Internet Economy More Valuable Than the U.S. Government
The web seems to have been one of the few parts of the economy that has maintained growth in recent years, with e-commerce spending growing steadily even whilst the rest of the economy has stagnated.
A new report by the Boston Consulting Group (BCG) reveals the extent of that growth, with the Internet now accounting for nearly 5% of the US economy. This is projected to grow to 6.5% in the next 5 years.
BCG analyzed the G-20 economies and found a positive outlook for the online economy across the developed world. They found that the Internet economy will grow by an average of 10.8% across the 20 largest economies in the world.
What's interesting is that growth in major developed nations such as America are at the lower end of this range, with developing nations like Argentina and India seeing growth of 24% and 23% respectively.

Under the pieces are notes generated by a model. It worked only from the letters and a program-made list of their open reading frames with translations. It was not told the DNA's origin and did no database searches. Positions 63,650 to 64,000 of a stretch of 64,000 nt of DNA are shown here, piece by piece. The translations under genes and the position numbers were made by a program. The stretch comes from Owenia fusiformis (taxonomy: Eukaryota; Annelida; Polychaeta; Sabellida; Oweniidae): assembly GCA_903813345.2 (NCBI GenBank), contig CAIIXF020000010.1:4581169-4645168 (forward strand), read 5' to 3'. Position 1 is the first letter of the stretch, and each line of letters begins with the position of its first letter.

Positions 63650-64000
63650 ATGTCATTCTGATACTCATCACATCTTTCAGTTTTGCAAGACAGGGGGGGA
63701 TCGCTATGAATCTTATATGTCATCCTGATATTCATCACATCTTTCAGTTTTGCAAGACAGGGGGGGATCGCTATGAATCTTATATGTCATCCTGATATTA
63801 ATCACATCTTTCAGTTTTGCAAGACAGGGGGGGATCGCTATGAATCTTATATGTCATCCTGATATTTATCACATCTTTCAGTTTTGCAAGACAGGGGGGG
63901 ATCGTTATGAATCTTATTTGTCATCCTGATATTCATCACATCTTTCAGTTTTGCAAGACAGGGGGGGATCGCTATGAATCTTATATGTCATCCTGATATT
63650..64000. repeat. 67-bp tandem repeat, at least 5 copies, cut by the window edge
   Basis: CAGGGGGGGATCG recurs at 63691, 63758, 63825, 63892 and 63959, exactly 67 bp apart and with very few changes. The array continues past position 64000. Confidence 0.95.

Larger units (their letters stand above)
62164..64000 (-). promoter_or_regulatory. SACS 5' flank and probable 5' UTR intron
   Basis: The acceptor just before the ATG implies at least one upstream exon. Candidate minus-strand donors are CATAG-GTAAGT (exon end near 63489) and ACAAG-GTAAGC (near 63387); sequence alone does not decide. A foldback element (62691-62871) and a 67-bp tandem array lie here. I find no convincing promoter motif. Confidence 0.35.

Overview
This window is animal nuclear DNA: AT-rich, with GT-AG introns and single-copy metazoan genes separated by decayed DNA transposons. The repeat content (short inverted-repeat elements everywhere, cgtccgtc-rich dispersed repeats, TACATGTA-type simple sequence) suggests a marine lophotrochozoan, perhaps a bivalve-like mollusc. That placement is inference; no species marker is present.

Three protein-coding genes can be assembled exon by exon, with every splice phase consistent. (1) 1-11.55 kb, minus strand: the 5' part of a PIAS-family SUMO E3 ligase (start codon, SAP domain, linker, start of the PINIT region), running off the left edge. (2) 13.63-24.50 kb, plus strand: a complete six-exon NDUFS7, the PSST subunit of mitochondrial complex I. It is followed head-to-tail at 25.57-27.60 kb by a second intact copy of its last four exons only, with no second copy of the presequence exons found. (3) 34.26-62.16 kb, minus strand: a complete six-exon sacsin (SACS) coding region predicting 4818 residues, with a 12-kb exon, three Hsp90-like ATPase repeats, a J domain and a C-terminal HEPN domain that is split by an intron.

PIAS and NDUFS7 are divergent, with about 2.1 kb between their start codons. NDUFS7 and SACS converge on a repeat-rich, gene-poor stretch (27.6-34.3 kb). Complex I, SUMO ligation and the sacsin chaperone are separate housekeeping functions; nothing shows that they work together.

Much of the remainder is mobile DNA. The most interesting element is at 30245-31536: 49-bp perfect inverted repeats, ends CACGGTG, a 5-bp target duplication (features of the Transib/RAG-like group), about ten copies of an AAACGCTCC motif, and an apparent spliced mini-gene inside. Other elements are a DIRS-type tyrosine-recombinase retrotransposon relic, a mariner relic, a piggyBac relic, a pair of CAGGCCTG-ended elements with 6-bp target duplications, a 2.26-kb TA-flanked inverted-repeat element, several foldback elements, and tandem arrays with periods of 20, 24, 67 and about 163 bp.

The size of the Internet economy in America was laid bare in the report. BCG revealed that the web accounts for nearly $700 billion of economic activity in 2010. That figure compared to $625 billion for the federal government.
The UK had a similar outlook, with the web contributing 8.3% to the nations economy, with South Korea coming in at 7.3%. By 2016 these figures are predicted to rise to 12.4% and 8% respectively.
As many marketers are only too aware however, measuring the true impact of web activity is not always easy, so the stats should be taken with a small pinch of salt. For instance there is no account taken for people that research online and then buy offline (ROPO). This phenomenon only accounts for 7.8% of consumer spending across the G20.
The growth in ROPO activity is supported by the rapid growth in mobile Internet devices, which obviously allow shoppers to do their research whilst actually in the store. With mobile browsing growing at a rapid rate this is set to be a huge growth area.
What is clear however is that the web is now a major part of the global economy, and a part that is only going to get bigger and bigger.